The server can store the idempotency key in a database or cache and associate it with the request. When a new request is received, the server checks if the idempotency key has been used before. If it is a duplicate request, the server can simply return the cached response without processing the request again.

Transactional Operations: If a database operation involves multiple steps or actions, we should try making it transactional. Transactions ensure that either all the steps are successfully completed or none of them is. By using transactional database operations, we can prevent inconsistent states caused by the partial execution of requests.

For example, let’s consider an API endpoint for transferring funds between two bank accounts. The server can use a transaction to ensure that the transfer is processed atomically:

POST /transfers
Content-Type: application/json

  "from_account": "account-123",
  "to_account": "account-456",
  "amount": 100.00
Code language: JavaScript (javascript)
def transfer_funds(from_account, to_account, amount):
    # Perform necessary steps for fund transfer
    # ...

    # Update account balances
    # ...

    # Log the transaction
    # ...
Code language: PHP (php)

By using a transaction, if the transfer operation is retried, the server ensures that either the entire transaction is successfully completed (including updating balances and logging), or none of it is executed, preventing duplicate transfers or inconsistent account balances.

Idempotent API Design: We can use a hash function that takes the API parameters as input and generates a unique hash value. We can keep track of these hash values and use them to identify duplicate requests. Whenever there is a new request we create a hash using the parameters of the request and look for the hash in our database. If we don’t find the hash it means the request is new and we need to return the appropriate response after processing it. We will also need to cache the response. In case we do find the hash we simply return the cached response identifying it as a duplicate request.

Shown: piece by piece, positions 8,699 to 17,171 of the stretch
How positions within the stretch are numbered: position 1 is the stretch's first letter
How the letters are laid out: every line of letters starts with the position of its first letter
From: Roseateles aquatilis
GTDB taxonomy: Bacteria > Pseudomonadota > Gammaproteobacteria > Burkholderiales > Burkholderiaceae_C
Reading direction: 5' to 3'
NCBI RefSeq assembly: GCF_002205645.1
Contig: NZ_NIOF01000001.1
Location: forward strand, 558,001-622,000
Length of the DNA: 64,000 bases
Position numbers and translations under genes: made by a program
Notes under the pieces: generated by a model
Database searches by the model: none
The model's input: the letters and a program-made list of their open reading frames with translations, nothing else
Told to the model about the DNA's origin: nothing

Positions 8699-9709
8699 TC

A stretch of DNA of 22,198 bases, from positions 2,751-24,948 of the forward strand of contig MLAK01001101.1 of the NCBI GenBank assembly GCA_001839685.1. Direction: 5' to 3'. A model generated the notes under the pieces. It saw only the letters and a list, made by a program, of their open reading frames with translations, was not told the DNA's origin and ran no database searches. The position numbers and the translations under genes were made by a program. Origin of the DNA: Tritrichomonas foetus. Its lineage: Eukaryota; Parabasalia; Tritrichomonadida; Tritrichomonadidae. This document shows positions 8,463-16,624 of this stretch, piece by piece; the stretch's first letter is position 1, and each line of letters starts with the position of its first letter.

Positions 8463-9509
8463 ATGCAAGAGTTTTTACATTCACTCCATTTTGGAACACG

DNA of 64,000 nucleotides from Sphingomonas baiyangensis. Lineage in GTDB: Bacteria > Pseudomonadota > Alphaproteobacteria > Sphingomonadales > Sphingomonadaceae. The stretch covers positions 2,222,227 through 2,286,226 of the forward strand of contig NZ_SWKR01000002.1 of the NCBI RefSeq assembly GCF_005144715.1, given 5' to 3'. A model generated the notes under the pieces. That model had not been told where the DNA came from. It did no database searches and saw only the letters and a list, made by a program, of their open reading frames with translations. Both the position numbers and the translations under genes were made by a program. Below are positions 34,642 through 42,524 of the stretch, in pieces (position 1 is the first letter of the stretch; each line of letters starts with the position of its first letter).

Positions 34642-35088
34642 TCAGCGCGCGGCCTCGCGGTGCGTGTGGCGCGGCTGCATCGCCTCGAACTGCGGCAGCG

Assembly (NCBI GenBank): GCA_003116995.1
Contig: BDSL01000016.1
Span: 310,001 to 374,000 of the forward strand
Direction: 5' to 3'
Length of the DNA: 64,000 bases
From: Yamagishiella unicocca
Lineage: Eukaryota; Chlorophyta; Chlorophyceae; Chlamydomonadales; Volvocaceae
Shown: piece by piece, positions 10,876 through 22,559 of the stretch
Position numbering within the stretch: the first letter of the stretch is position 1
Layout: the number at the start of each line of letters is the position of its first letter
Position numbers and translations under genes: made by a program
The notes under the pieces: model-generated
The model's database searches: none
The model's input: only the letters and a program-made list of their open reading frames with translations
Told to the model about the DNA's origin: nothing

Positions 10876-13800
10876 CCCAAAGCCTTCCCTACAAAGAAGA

For example, let’s consider an API endpoint for creating a new blog post. The server can generate a unique hash based on the content of the blog post and use it to identify duplicate requests:

POST /posts
Content-Type: application/json

  "title": "My Blog Post",
  "content": "Lorem ipsum dolor sit amet, consectetur adipiscing elit."
Code language: JavaScript (javascript)

In the server-side code, the server can generate a hash of the blog post content and check if it has been processed before:

import hashlib

def create_post(request):
    title =['title']
    content =['content']

    # Generate hash of the content
    content_hash = hashlib.sha256(content.encode()).hexdigest()

    # Check if the hash exists in the database or cache
    if check_duplicate(content_hash):
        # Return cached response for duplicate request
        return get_cached_response(content_hash)
        # Process the request and generate response
        response = process_post_creation(title, content)

        # Cache the response with the content hash
        cache_response(content_hash, response)

        return response
Code language: PHP (php)


By embracing idempotency in API design, developers can create fault-tolerant systems that provide smoother user experiences, prevent data inconsistencies, and handle retries seamlessly. It is a crucial consideration in building robust and reliable API architectures that stand up to the challenges of today’s complex and interconnected environments.

If you would like to explore more good coding practices, check out our post on Mastering SOLID Principles: 5 Points Guide to Writing High-Quality Maintainable Code.